October 1, 2010 | David F. Coppedge

Super Penguin: Seeing Is Believing, But Is It Understanding?

Another fossil of a giant penguin in Peru has been found (cf. 06/26/2007).  It apparently had reddish-brown underwings and stood as tall as a man.  It must have been a strong swimmer.  Nicknamed “water king,” the mammoth penguin was placed at the 36 million mark on the evolutionary timeline.  One remarkable feature of this fossil, however, is the variety of statements it has generated by scientists saying, on the one hand, “We just don’t know” much about this amazing bird, and on the other, that it “sheds light on bird evolution” (see article in National Geographic News).
    Writing for NG news, Ker Than began: “They don’t make penguins like they used to.”  The pronoun had no antecedent, but it is doubtful Mr. Than was embracing creation: “The new species, called the water king, sheds light on bird evolution, researchers say.”  This remarkable bird was apparently fully penguin.  It had strong flippers and more tuxedo decor than many modern species.  Even more remarkable, feathers were recovered that still had pigment bodies – melanocytes – with reddish brown coloration remaining in them.  “The finding, detailed this week in the journal Science, marks the first time feathers and preserved scales from an ancient penguin have ever been found.”  It’s hard to understand how this fossil could shed light on bird evolution, given that the melanocytes “had a similar structure and organization as those of living birds that have reddish brown and/or grey feathers, including robins and zebra finches.”
    A succession of maybes and perhapses ensued.  As to why the black tuxedo fashion evolved, Ker Than suggested that “perhaps” it was to help camouflage them against predators, but “Then again, the melanosome evidence suggests the tuxedo look might have been a side effect of the birds’ increasingly aquatic lifestyle.”  The melanocytes differ from those of living penguins.  As to which way evolution was going, the answer appears to be luck of the draw from a grab bag of possibilities: “It’s possible, the team speculates, that the melanosome metamorphosis made penguin feathers stronger—helping transform their wings into stiff, narrow ‘flippers’ for swimming—or conferred some other unknown advantage.”  Two other possibilities followed the catch-all unknown advantage category.  The shape shifts in the melanosomes might not have anything to do with color; “Then again, the black-and-white look may have arisen ‘due to changes in penguin ecology that we haven’t figured out yet,’” one researcher fumbled.  “We just don’t know.
    The paper in Science1 also had little to show about evolution, either by observation or understanding: “The fossil reveals that key feathering features including undifferentiated primary wing feathers and broad body contour feather shafts evolved early in the penguin lineage.  Analyses of fossilized color-imparting melanosomes reveal that their dimensions were similar to those of nonpenguin avian taxa and that the feathering may have been predominantly gray and reddish-brown.”  No explanation was given for the different shapes of the melanosome clusters, whether the modern ones are fitter, or why saying something “evolved early” confers understanding.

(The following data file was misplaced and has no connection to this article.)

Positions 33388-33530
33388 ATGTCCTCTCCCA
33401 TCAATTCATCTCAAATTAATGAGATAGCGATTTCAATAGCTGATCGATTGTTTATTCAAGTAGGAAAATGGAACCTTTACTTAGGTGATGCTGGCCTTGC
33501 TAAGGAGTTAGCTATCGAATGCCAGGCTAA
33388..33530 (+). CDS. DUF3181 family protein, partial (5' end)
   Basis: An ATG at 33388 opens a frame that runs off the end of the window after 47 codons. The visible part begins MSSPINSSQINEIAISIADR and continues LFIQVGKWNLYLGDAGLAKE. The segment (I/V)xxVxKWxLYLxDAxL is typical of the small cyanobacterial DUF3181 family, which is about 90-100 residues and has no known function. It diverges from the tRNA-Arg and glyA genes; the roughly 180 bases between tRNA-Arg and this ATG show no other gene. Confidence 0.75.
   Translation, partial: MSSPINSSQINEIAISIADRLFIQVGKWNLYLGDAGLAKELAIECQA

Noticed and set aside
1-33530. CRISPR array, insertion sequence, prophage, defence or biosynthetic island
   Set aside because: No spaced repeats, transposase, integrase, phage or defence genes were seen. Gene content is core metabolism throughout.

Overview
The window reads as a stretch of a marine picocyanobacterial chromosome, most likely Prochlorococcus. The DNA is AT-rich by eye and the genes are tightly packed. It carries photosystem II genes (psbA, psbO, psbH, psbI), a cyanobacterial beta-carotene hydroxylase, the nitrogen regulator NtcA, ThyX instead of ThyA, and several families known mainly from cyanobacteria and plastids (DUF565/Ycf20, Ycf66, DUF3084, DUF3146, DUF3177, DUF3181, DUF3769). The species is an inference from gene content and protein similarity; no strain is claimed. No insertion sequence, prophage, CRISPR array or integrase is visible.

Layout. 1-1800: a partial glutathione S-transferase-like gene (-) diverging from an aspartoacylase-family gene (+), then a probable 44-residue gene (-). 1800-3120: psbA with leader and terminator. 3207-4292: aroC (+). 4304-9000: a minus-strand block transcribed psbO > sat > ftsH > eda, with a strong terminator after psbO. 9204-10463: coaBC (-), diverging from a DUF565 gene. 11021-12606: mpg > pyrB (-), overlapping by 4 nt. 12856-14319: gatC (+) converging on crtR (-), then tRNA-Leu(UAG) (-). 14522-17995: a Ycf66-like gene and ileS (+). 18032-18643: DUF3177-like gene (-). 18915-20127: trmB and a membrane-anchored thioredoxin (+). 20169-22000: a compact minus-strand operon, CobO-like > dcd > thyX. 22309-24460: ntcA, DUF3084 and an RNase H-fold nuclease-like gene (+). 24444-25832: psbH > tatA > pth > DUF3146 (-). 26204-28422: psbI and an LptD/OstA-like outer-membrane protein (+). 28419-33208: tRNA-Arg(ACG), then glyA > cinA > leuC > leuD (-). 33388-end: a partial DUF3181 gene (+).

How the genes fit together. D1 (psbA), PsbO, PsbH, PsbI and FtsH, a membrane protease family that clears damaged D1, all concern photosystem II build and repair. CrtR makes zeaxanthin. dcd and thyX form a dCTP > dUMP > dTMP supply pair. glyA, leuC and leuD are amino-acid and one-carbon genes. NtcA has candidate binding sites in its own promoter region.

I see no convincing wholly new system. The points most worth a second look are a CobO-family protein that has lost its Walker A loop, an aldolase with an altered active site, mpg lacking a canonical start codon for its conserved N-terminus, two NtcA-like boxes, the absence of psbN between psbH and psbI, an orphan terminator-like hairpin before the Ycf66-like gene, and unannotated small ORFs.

As for the implausible idea that feathers and melanosomes could survive in Peru for 36 million years, the authors admitted that the “Presence of intact lesser covert feather bases and tips (in part and counterpart) represents a dimensionality rare in feather preservation.”  The paper also said little about bird evolution, leaving the inquisitive reader of National Geographic News wondering how it sheds light on it, in spite of the title that promised to reveal “Fossil Evidence for Evolution of the Shape and Color of Penguin Feathers.”
    Somehow, all the bet-hedging and fabrication of composite explanations produced understanding.  “The ability to interpret the color of the water king penguin’s feathers is ‘really quite remarkable and represents a huge breakthrough in the study of vertebrate paleontology,’” a New Zealand zoologist promised.  Mike Benton of the UK University of Bristol crowed, the water king fossil “shows how paleobiologists now can span the boundary between living and fossil and seek to understand important functional systems.”


1.  Clarke et al, “Fossil Evidence for Evolution of the Shape and Color of Penguin Feathers,” Science, Published Online in Science Express September 30, 2010; DOI: 10.1126/science.1193604.

Tell us when you get there.  Tell us when you understand.  Tell us when you can span the boundary between living and fossil so as to tell how penguins got from there to here.  Tell us how melanocytes and feathers survived for 36 mythical million years.  Tell us why changes from bigger to smaller without morphological changes should be called evolution.  Tell us when you get the flashlight to shed some light on evolution.  All we hear so far is confusion and waffling.  We don’t see any evolution to shed light on in the first place.
    This super-bird was bigger, badder and fitter than today’s penguins – exceeding by a foot the four-foot emperor penguins made famous by March of the Penguins, with twice the body mass.  According to the artist’s reconstruction, it was fully equipped with tuxedo wetsuit and outfitted for powerful swimming just as much as today’s penguins.  The melanocyte differences are trivial.  They should have worried about how the delicate structures and the feathers could be preserved at all for so long.
    The Darwin bluffing charade continues: they promise but don’t deliver (cf. 09/22/2010).  Some of us are not convinced that Darwin should get a pass just because he wears a Science badge.  Science badges can be faked.  They don’t make reliable science badges like they used to.

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